Again, I see that God’s power is what makes hope possible.

May the God of hope fill you with all joy and peace as you trust in him, so that you may overflow with hope by the power of the Holy Spirit. – Romans 15:13

Thankfully, unlike Job we have the Holy Spirit living inside of us if we are Christians. And therefore we have his empowering grace – grace that gives overflowing good hope.

May our Lord Jesus Christ himself and God our Father, who loved us and by his grace gave us eternal encouragement and good hope, encourage your hearts and strengthen you in every good deed and word. – 2 Thessalonians 2:16-17

So, are you in despair? Are you enduring a trial? Do you see no way out? Trust in God’s word and in his grace to give you all you need to come through it.

Father, thank you for hope. May I remember in my times of trouble where it comes from. In Jesus’ name, Amen.

Hopeful, Jan

Job 16

Relentless

I noticed one of those Universal Truth things while reading the sixteenth chapter of Job.

Again and again he smashed me, charging at me like a warrior. – Job 16:14

No, it isn’t that God continually smashes us until we can’t take it any more.

The Universal Truth is that a warrior is passionate, tenacious, persistent, unwavering, and relentless in the pursuit of his goal.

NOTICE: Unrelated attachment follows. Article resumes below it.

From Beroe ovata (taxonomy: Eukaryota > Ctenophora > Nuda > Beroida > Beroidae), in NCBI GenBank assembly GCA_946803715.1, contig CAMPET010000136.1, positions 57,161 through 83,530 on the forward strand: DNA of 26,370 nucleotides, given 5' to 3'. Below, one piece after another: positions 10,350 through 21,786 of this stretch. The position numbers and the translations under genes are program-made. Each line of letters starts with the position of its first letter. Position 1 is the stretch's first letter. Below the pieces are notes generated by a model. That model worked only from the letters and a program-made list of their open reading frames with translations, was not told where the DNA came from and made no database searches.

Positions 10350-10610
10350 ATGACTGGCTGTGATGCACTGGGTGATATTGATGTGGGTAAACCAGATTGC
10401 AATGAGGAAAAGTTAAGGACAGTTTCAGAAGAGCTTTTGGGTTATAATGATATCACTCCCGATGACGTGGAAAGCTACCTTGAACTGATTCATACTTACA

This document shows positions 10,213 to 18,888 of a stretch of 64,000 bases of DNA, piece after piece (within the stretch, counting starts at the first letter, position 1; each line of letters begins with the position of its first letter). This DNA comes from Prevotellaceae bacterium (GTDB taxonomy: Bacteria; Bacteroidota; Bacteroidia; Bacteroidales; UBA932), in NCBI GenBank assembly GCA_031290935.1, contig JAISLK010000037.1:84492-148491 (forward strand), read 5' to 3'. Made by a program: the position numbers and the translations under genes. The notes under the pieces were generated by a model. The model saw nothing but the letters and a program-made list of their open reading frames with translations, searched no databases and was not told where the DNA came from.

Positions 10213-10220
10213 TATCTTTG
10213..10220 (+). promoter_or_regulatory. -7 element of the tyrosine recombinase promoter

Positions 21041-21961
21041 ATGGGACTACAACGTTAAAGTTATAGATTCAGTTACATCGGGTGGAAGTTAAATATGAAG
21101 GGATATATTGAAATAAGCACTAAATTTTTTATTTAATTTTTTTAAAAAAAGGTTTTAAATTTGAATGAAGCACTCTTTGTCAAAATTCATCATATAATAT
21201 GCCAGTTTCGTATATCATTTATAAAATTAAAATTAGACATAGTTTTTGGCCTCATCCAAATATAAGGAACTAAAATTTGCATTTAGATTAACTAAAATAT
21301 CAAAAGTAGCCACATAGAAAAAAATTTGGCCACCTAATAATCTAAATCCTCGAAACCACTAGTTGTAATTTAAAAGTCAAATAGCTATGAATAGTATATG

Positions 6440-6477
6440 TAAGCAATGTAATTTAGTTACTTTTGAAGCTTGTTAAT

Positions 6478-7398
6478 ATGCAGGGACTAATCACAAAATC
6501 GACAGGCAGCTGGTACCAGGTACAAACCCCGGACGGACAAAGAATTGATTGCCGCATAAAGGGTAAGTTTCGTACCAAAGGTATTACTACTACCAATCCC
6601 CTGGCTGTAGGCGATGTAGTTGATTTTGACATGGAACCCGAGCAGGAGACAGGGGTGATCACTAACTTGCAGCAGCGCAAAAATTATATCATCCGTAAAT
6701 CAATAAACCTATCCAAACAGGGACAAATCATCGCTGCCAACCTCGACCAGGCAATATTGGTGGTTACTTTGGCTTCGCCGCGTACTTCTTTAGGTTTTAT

Here are a few other scriptures that back up this assertion.

There was also Benaiah son of Jehoiada, a valiant warrior from Kabzeel. He did many heroic deeds, which included killing two of Moab’s mightiest warriors. Another time he chased a lion down into a pit. Then, despite the snow and slippery ground, he caught the lion and killed it. – 2 Samuel 23:20

Benaiah was relentless in his pursuit of a lion, to the point of fighting the beast in a confined area on unstable ground. There was no way he was going to let his quarry escape.

Just two examples from Chronicles show the dedication required in a warrior.

The sons of Ulam were all skilled warriors and expert archers. – 1 Chronicles 8:40a

From the tribe of Zebulun, there were 50,000 skilled warriors. They were fully armed and prepared for battle and completely loyal to David. – 1 Chronicles 12:33

In order to be skilled and expert, fully armed and prepared, meant that continual training and discipline was required. These were not some unwilling drafted conscripts. These men were investing considerable time and energy to ensure they were more than up to any combat challenge.

Look at God’s example of what a true fighting force looks like in action.

The attackers march like warriors and scale city walls like trained soldiers. Straight forward they march, never breaking rank.  They never jostle each other; each moves in exactly the right place. They lunge through the gaps, and no weapon can stop them. – Joel 2:7-8

There is no wavering, no ambiguity, every man knows his place, and how to execute their battle strategy. They are impervious when disciplined and determined. However, the example below shows how a warrior’s lack of tenacity can be catastrophic.

King Jehoash, no moral prize here, has a hostile army of Arameans on his border pressing inward, so he visits the prophet Elisha and begs for mercy for the soldiers of Israel.